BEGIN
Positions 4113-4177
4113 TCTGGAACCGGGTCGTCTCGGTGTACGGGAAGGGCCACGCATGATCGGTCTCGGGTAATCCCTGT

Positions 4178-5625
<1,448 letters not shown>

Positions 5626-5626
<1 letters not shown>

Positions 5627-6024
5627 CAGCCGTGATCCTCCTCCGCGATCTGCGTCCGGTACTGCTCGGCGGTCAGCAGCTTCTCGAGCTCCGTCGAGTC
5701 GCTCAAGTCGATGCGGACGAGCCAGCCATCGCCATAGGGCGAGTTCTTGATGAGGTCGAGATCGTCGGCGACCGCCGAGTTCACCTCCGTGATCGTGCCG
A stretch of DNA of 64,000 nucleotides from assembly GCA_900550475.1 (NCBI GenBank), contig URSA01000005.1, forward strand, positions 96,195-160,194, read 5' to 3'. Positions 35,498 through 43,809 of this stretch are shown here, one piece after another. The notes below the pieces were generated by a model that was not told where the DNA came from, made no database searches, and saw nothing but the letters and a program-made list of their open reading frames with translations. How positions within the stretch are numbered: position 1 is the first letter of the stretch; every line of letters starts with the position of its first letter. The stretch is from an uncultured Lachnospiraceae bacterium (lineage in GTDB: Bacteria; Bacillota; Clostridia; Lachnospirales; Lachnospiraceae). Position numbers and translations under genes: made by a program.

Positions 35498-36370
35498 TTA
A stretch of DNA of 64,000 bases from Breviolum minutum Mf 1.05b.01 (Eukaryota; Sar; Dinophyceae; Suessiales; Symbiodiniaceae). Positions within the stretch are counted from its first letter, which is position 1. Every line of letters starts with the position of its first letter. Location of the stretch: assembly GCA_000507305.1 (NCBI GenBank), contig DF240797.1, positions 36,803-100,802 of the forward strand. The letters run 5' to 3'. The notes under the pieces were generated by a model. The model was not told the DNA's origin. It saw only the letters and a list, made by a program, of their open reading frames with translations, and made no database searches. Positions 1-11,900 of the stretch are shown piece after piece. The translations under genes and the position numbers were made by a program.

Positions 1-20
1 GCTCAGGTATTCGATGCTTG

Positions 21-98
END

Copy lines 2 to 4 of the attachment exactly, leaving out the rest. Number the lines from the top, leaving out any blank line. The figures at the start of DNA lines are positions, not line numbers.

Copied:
4113 TCTGGAACCGGGTCGTCTCGGTGTACGGGAAGGGCCACGCATGATCGGTCTCGGGTAATCCCTGT

Positions 4178-5625
<1,448 letters not shown>